It has been well documented that magnetic models and Measurement-while-Drilling (MWD) directional sensors are not free from error. It is for this reason that directional surveys are accompanied by an error model that is used to generate an ellipse of uncertainty (EOU). The directional surveys represent the highest probable position of the wellbore and the EOU is meant to encompass all of the possible wellbore positions to a defined uncertainty level. The wellbore position along with the individual errors are typically presumed to follow a Normal (Gaussian) Distribution. In order for this assumption to be accurate, 68.3% of magnetic model and directional sensor error should fall within plus or minus one standard deviation (1σ), 95.5% within two standard deviations (2σ), and 99.7% within three standard deviations (3σ) of the limits defined in the error model. It is the purpose of this study to evaluate the validity of these assumptions.
The Industry Steering Committee on Wellbore Survey Accuracy (ISCWSA) provides a set of MWD error models that are widely accepted as the industry standard for use in wellbore surveying. The error models are comprised of the known magnetic model and MWD directional sensor error sources and associated limits. It is the purpose of this paper to determine whether the limits defined in the ISCWSA MWD error models are representative of the magnitude of errors observed in practice. In addition to the ISCWSA defined error model terms, this research also includes an analysis of the sensor twist error term and the associated limits defined in the Fault Detection, Isolation, and Recovery (FDIR) error model.
This study is comprised of 138 MWD runs that were selected based on the criteria that they were processed using FDIR with overlapping gyro surveying to ensure highly accurate and consistent estimated values. The error magnitudes and uncertainties estimated by FDIR were compiled and analyzed in comparison to the expected limits outlined in the error models.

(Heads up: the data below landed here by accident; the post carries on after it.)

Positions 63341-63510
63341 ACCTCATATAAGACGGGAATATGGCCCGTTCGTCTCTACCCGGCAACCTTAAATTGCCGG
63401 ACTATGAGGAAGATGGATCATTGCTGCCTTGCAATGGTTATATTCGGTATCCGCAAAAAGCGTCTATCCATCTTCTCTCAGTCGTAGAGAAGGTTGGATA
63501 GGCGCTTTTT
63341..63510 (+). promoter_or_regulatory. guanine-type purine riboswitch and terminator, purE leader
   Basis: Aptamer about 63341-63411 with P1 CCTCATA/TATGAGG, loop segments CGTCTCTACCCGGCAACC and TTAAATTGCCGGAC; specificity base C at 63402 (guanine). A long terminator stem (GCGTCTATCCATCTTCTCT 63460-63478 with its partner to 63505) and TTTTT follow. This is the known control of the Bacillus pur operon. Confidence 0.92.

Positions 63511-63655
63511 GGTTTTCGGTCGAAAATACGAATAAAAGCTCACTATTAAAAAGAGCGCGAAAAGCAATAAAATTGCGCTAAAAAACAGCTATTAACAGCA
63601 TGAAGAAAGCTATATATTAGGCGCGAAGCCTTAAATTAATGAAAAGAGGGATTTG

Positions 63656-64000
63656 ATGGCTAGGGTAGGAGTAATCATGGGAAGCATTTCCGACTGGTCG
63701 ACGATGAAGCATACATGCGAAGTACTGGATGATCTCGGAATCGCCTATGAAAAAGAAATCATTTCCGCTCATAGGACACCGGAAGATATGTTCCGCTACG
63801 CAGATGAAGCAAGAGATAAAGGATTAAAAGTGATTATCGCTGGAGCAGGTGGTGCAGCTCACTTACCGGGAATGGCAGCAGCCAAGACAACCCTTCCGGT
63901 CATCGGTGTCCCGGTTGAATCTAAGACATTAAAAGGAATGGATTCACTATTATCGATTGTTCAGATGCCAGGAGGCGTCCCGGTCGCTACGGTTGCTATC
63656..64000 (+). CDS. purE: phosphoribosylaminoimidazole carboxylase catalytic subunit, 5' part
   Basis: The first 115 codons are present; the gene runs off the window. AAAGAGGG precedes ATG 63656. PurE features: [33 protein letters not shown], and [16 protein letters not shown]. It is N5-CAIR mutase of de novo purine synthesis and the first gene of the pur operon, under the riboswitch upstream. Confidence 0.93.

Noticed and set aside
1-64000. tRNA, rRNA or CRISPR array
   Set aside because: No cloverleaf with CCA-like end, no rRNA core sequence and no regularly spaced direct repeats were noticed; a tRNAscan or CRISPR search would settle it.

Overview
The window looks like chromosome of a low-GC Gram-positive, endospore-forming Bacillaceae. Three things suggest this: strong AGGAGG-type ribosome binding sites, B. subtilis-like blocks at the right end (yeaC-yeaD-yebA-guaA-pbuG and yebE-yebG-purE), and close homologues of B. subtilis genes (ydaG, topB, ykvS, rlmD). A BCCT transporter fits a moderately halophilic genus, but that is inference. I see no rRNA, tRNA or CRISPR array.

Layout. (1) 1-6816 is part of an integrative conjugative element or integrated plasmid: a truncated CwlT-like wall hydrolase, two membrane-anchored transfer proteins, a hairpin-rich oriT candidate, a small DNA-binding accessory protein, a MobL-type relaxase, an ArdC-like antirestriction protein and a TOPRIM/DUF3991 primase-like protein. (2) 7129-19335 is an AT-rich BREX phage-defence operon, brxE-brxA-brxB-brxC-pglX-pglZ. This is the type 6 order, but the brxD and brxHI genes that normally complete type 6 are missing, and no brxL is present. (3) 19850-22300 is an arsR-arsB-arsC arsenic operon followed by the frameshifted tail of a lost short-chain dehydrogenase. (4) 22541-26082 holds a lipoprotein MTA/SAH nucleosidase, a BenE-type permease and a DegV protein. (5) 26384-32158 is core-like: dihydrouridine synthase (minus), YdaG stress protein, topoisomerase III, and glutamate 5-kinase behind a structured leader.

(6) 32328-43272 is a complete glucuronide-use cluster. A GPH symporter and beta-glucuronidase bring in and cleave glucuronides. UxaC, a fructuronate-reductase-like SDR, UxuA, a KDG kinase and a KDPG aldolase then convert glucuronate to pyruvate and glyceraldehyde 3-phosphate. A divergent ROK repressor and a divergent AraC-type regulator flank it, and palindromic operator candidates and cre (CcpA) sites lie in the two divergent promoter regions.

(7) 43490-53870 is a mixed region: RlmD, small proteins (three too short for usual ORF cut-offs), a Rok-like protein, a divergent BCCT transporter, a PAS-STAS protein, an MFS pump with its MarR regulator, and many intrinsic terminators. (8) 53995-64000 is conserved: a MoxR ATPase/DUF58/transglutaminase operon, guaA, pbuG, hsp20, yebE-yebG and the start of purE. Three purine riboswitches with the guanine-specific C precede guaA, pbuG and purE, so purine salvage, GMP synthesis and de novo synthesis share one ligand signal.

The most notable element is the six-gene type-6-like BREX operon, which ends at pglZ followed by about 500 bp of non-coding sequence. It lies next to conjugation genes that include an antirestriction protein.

The results conclude that the limits defined in the ISCWSA error models are not always representative of what is observed in practice. For instance, in U.S. land the assumed magnitudes of several of the error sources are overly optimistic compared to the values observed in this study. This means that EOUs with which wells are planned may not be large enough in some scenarios which could cause the operator to assume unanticipated additional risk.
The final portion of this analysis was undertaken to test the hypothesis that preventative measures such as additional non-magnetic spacing are generally being taken by operators and directional service providers to minimize additional injected error when survey corrections are not being implemented while drilling the well. This hypothesis was tested by dividing the 138 MWD runs into Historical (survey corrections were not utilized in real-time) and Real-Time (survey corrections were utilized in real-time) categories. The results indicate that there are no significant differences in the error estimates between the Historical and Real-Time categories. This result in combination with the determination that the majority of the error model error terms should be categorized as fat-tail distributed indicate that proper well spacing and economics calculated using separation factor alone are insufficient without the use of survey corrections in Real-Time.